Wilmette offers you three public bus routes, two train systems and the expressway as options to get you to work each day. My teen takes the Pace bus at our corner to New Trier high school. My pre-teen can take either of the Pace buses near her school to downtown Wilmette to go to the library. Finally, if you run out of milk, you can easily run out to many local stores less than 5 minutes away to get some. Errands here do not mean a 20 minute ride in the car battling traffic. There are no multi-lane wide roads here. Pedestrians, joggers and bike riders can safely travel in the community.
This community has solid, well-made homes that give you an incredibly good value for your dollar.
The parks, transportation and civic activities cater to all ages and thus we see many multi-generational families able to live wonderful lives in the area.
While you may be able to buy more house in communities 45 minutes northwest of here, Wilmette gives you what you put in to it.
Your kids can safely take a bus with their friends to see a movie at the charming Wilmette Theater followed by yogurt or cupcakes around the corner.
If you work full-time you have coverage from 7am to 6pm nearly every weekday of the year in our award-winning schools and community center.
As opposed to those further out communities, Wilmette offers you three public bus routes, two train systems and the expressway as options to get you to work each day.
If you run out of milk, you can easily run out to many local stores less than 5 minutes away to get some. Errands here do not mean a 20 minute ride in the car battling traffic.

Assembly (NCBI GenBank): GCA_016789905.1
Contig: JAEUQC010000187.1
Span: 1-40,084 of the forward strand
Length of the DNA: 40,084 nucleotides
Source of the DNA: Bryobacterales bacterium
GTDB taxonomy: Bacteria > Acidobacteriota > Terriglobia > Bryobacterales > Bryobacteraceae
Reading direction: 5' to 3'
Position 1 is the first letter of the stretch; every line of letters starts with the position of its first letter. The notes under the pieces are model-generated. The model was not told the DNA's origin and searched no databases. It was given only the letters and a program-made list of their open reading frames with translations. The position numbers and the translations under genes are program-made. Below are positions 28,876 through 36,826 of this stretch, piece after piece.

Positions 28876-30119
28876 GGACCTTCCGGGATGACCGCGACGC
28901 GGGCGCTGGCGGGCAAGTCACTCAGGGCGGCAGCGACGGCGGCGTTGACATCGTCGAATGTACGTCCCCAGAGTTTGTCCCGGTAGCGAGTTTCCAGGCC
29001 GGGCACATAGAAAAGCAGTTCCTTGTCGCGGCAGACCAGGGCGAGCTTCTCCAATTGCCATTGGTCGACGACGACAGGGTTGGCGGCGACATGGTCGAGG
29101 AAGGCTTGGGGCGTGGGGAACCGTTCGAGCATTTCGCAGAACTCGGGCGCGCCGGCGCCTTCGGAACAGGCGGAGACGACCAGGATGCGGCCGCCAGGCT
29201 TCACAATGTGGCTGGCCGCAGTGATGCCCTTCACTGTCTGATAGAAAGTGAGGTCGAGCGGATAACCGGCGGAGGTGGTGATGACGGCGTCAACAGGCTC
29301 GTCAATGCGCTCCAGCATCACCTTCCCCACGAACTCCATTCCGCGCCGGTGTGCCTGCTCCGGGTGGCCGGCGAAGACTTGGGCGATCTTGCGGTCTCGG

There are no multi-lane wide roads here. Pedestrians, joggers and bike riders can safely travel in the community.
Years ago a fellow member of an architectural history group I was in told me he was doing his doctorate thesis on the architectural history of....Morton Grove.
Mmmm....this got me thinking. I grew up just east of there in Skokie and it never crossed my mind until then to consider the homes I knew and loved as anything architecturally significant. Skokie and Morton Grove in the 1970's gave many many people a good life and their first taste of suburban living. We had safe, fun times there, received great educations, went away to college vowing never to live in a place like that again...and eventually bought our first homes in Buffalo Grove, the Skokie/Morton Grove of the '90's.
(For the record, my home where I raised my kids was all of a mile from Skokie, in Wilmette, in a home almost identical to my childhood home.)
Sarah Rothschild, Realtor & Architectural History Nerd.